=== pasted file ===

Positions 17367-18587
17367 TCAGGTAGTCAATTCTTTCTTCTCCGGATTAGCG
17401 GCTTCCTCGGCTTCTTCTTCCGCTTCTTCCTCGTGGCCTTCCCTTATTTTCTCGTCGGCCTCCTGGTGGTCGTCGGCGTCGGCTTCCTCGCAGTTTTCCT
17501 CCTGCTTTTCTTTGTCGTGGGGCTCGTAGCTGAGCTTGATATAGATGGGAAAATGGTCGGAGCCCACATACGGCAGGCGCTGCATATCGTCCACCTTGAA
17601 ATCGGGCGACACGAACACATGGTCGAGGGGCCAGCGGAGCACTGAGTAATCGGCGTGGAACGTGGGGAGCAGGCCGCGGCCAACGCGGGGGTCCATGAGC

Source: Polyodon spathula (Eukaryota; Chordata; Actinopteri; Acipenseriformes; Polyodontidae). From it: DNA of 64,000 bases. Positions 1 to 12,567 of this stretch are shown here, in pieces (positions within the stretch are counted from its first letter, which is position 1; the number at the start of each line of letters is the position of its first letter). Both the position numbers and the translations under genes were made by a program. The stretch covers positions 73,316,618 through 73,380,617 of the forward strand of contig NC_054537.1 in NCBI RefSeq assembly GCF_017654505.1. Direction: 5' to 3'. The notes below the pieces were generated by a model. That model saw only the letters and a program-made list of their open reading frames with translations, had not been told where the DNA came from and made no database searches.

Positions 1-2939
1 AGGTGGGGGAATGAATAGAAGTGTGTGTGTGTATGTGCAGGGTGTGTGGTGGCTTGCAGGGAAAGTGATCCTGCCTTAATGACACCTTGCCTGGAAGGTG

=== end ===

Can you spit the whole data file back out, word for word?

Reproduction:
Positions 17367-18587
17367 TCAGGTAGTCAATTCTTTCTTCTCCGGATTAGCG
17401 GCTTCCTCGGCTTCTTCTTCCGCTTCTTCCTCGTGGCCTTCCCTTATTTTCTCGTCGGCCTCCTGGTGGTCGTCGGCGTCGGCTTCCTCGCAGTTTTCCT
17501 CCTGCTTTTCTTTGTCGTGGGGCTCGTAGCTGAGCTTGATATAGATGGGAAAATGGTCGGAGCCCACATACGGCAGGCGCTGCATATCGTCCACCTTGAA
17601 ATCGGGCGACACGAACACATGGTCGAGGGGCCAGCGGAGCACTGAGTAATCGGCGTGGAACGTGGGGAGCAGGCCGCGGCCAACGCGGGGGTCCATGAGC

Source: Polyodon spathula (Eukaryota; Chordata; Actinopteri; Acipenseriformes; Polyodontidae). From it: DNA of 64,000 bases. Positions 1 to 12,567 of this stretch are shown here, in pieces (positions within the stretch are counted from its first letter, which is position 1; the number at the start of each line of letters is the position of its first letter). Both the position numbers and the translations under genes were made by a program. The stretch covers positions 73,316,618 through 73,380,617 of the forward strand of contig NC_054537.1 in NCBI RefSeq assembly GCF_017654505.1. Direction: 5' to 3'. The notes below the pieces were generated by a model. That model saw only the letters and a program-made list of their open reading frames with translations, had not been told where the DNA came from and made no database searches.

Positions 1-2939
1 AGGTGGGGGAATGAATAGAAGTGTGTGTGTGTATGTGCAGGGTGTGTGGTGGCTTGCAGGGAAAGTGATCCTGCCTTAATGACACCTTGCCTGGAAGGTG